Discrepant perceptions about end-of-life communication: a systematic review

J Pain Symptom Manage. 2007 Aug;34(2):190-200. doi: 10.1016/j.jpainsymman.2006.11.009. Epub 2007 Jun 4.


Little research has compared the perceptions of health professionals (HPs), patients, and caregivers about the communication of prognostic information. The objectives of this literature review were to determine 1) patient and caregiver perceptions of levels of information received about prognosis and end-of-life (EoL) issues regarding a life-limiting illness; 2) patient perceptions of and factors related to their understanding and awareness of prognosis; 3) HPs' perceptions of patients' wishes about disclosure of prognosis and factors related to their decision whether to disclose; and 4) concordance between HPs and patients/caregivers regarding the information given by HPs about prognostic and EoL issues. Relevant studies meeting the inclusion criteria were identified by searching computerized databases (MEDLINE, EMBASE, CINAHL, PsychINFO, Cochrane Register of Controlled Trials [Central]) up to November 2004. The reference lists of identified studies were hand searched for further relevant studies. Inclusion criteria were studies of any design evaluating communication of prognostic information that included adult patients with an advanced, life-limiting illness; their caregivers; and qualified HPs. Fifty-one studies were identified. There was a large discrepancy between patients/caregivers and HPs regarding the amount of information they believed had been given. Patients' understanding and awareness of information received conflicted with the HPs' perceptions of patients' understanding and awareness of the information that had been given. HPs tended to underestimate patients' need for information and overestimate patients' understanding and awareness of their prognosis and EoL issues. HPs need to repeatedly check patients' understanding and preferences for information.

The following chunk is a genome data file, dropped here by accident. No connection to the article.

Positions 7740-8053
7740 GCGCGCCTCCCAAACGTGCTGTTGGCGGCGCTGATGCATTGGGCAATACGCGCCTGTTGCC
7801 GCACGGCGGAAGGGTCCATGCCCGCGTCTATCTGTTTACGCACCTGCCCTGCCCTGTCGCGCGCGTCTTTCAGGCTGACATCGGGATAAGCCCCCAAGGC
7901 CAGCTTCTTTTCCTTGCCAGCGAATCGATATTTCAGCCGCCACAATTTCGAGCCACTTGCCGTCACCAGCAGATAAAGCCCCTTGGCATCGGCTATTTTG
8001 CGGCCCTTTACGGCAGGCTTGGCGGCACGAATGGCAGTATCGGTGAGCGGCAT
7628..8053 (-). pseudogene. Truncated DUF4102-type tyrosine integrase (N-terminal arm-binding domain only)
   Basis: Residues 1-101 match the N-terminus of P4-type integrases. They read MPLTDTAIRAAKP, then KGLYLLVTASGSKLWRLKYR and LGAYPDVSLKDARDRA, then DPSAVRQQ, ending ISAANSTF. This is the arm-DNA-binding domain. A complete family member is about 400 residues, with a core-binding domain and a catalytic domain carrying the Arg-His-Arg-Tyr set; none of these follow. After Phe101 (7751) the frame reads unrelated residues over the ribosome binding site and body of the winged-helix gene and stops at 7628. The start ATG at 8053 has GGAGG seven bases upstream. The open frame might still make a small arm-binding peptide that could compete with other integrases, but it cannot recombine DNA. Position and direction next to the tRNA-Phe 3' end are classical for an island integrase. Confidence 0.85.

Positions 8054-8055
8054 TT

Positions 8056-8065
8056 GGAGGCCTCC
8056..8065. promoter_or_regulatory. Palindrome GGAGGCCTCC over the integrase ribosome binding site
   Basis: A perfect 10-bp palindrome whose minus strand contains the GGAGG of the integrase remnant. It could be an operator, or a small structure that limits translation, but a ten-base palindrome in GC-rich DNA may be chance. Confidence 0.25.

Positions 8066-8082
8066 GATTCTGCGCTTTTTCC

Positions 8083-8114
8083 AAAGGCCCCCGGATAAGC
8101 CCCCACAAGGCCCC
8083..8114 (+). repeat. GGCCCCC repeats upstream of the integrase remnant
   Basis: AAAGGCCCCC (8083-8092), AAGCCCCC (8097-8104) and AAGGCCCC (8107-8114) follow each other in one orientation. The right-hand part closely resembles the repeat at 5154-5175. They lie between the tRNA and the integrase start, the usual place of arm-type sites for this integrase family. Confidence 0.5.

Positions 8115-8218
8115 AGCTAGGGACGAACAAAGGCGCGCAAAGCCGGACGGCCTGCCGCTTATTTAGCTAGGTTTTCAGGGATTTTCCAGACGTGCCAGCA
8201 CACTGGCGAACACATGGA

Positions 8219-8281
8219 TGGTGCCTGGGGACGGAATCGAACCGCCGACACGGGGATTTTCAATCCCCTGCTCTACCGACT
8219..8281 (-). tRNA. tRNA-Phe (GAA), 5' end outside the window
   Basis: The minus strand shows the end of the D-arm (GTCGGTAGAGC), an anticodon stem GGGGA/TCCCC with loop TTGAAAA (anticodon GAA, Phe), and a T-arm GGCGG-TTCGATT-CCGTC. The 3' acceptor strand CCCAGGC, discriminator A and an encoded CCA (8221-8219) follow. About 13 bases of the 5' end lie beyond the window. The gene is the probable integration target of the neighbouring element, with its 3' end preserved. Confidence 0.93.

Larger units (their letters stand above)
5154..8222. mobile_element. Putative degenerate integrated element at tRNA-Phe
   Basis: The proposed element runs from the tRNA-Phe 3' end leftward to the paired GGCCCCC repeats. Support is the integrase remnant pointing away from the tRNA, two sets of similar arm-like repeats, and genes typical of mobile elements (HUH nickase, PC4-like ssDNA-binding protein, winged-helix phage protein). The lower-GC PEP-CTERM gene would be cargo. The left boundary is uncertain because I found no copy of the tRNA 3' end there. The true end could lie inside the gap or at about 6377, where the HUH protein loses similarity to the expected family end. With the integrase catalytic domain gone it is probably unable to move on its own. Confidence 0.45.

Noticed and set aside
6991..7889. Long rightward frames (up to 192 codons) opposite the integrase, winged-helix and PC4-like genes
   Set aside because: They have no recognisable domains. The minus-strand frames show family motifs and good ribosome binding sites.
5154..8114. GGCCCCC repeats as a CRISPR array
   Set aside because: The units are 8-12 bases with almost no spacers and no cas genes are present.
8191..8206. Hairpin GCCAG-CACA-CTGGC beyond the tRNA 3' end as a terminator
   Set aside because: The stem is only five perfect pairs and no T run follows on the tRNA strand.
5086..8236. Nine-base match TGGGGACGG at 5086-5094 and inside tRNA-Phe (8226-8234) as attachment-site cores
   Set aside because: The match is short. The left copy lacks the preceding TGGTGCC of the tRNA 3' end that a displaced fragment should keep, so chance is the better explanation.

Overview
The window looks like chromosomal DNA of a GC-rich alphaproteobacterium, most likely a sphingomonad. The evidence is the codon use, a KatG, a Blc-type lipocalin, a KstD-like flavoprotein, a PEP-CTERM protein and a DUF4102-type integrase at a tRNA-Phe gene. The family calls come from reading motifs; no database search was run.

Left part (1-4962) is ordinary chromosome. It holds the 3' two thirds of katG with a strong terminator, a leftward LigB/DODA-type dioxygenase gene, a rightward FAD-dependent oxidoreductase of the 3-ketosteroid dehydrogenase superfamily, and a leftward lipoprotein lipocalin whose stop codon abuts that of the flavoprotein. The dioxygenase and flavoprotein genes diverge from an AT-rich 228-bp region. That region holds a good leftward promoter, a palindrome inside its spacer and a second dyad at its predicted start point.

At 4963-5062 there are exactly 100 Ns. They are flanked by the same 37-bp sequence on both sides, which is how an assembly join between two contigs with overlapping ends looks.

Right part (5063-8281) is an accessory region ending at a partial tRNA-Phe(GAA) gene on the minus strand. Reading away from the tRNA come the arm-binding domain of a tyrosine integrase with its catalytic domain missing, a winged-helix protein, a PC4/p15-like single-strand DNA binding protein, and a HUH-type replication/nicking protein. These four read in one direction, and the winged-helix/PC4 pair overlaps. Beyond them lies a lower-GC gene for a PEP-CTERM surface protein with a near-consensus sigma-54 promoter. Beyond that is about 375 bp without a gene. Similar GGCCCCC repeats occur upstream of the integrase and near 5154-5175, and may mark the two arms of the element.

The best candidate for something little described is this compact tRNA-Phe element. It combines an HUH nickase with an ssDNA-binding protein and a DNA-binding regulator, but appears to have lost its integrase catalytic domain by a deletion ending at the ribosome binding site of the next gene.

Publication types

  • Review
  • Systematic Review

MeSH terms

  • Adult
  • Attitude of Health Personnel*
  • Communication*
  • Humans
  • Patient Satisfaction*
  • Professional-Family Relations
  • Professional-Patient Relations
  • Terminal Care*